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What Is Cultural Marxism—and where did the term come from?
It’s not a thing?
Whenever conservatives see something they don’t like that has the hallmarks of diversity and equality, you will quickly hear cries of “Cultural Marxism!” This phenomenon has only increased as the far-right has gained a foothold in America’s popular and political culture. So, you’ve probably been wondering: What is cultural Marxism?
What is cultural Marxism?
The term “cultural Marxism” is little more than a racist dog whistle. The most recent use of that term in pop culture, in a now-deleted tweet by Ron Paul (or, as he claims, his staff) illustrates this perfectly. The tweet, which purported to explain cultural Marxism, featured caricatures of various races punching Uncle Sam. In the cartoon, their collective fist is adorned with the communist hammer and sickle.
Not only is the cartoon incredibly offensive, it fails to do the thing that political cartoons need to do be effective: illustrate a point. Therein lies the difficulty.
Cultural Marxism definition
It is very hard to explain what cultural Marxism is because the term describes something that doesn’t exist. It refers to a vast conspiracy dating back to the early 20th century in which academics launched a campaign to take over intellectual, cultural, and artistic institutions. Then, they “promoted and even enforced ideas which were intended to destroy Christian values and overthrow free enterprise.” What were these ideas? Feminism, multiculturalism, gay rights and atheism, to name a few.
The problem is that this never actually happened.
To understand what Marxism is, you ought to read communist theorist Karl Marx. You’ve probably heard of his deeply influential work Das Kapital. To boil it down simply, Marxism is “a theory in which class struggle is a central element in the analysis of social change in Western societies.” You have heard terms like “bourgeois,” proletariat,” “seize the means of production,” and “class war.” That stuff is all Marx.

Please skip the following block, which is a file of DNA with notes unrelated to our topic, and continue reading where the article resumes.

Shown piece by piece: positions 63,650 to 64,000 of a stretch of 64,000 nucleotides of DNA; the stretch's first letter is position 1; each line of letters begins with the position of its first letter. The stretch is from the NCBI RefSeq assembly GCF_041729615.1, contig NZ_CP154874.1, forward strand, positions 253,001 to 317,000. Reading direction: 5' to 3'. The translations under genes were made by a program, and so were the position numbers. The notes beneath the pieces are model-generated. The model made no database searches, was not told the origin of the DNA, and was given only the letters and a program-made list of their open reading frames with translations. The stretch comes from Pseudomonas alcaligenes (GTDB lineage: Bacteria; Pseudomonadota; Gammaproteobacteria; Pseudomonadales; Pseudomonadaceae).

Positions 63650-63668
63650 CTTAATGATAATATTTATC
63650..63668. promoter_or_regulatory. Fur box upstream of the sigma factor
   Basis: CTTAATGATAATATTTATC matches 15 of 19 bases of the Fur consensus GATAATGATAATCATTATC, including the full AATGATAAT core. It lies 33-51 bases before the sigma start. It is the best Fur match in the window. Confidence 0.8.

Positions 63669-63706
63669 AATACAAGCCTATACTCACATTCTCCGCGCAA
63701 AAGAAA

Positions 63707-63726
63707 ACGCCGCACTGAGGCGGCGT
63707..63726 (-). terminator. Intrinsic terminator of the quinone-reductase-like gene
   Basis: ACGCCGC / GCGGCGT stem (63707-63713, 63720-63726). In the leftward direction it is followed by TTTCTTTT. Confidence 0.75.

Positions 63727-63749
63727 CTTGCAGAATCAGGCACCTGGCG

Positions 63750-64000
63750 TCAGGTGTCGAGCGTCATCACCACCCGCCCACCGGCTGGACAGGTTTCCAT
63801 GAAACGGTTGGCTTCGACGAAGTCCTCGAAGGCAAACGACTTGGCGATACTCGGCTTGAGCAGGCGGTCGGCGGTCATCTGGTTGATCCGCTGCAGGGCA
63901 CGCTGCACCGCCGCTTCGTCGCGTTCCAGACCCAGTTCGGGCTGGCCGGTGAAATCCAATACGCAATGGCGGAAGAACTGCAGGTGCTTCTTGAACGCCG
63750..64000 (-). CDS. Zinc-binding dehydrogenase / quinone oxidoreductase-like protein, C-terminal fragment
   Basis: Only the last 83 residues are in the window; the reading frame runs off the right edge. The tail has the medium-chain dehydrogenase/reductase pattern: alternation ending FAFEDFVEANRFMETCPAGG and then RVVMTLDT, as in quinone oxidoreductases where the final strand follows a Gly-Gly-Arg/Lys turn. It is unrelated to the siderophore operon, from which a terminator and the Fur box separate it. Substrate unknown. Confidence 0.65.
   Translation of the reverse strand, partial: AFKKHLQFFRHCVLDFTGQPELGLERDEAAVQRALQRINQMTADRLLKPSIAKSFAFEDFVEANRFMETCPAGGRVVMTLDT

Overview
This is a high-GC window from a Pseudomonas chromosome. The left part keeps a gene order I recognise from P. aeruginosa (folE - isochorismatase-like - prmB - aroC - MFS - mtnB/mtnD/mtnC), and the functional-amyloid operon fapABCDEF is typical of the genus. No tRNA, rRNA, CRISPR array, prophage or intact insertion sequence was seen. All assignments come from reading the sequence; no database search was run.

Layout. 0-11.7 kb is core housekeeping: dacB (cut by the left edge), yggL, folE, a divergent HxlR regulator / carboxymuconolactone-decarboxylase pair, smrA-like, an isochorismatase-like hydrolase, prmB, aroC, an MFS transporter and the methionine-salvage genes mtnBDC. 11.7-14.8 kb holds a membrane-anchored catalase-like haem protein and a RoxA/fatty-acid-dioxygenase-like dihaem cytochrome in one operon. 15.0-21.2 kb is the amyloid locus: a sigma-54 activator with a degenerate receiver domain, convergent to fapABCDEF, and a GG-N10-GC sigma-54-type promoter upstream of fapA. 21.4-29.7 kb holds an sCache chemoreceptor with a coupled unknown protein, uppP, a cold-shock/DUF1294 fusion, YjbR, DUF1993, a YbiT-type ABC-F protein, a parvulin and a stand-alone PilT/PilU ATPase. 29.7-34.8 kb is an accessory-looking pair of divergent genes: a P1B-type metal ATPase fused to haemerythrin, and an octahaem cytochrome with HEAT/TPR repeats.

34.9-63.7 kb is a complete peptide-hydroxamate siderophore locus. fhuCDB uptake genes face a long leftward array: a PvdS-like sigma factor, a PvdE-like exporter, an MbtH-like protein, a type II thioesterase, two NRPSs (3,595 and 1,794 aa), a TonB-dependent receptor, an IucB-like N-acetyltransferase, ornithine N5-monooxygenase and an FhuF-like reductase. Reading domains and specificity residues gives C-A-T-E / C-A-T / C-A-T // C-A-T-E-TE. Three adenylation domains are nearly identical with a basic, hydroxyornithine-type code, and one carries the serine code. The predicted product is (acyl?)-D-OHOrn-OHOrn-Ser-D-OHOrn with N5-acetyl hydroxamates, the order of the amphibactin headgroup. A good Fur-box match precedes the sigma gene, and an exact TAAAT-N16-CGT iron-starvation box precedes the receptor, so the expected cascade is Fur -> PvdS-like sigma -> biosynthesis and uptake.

You might be confused. Wait? Isn’t that stuff economic and not cultural? In short, yes.
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The Frankfurt School and cultural Marxism
“Cultural Marxism” refers to the ideas of a group of Jewish German academics, now known as the Frankfurt School, who fled Nazi Germany for New York City in 1936. Among other things, they concluded that religious and mass culture are barriers to revolution, as they advance counter-revolutionary ideology. They believed that cultural enlightenment and intellectual liberation are essential to creating the circumstances for revolution.
It’s not hard to understand how the Frankfurt School came to this conclusion. If the church tells you that the patriarchal family structure is the ideal, and then the culture you consume—say Duck Dynasty and Last Man Standing—offers the same message, then you likely won’t challenge that particular aspect of the status quo.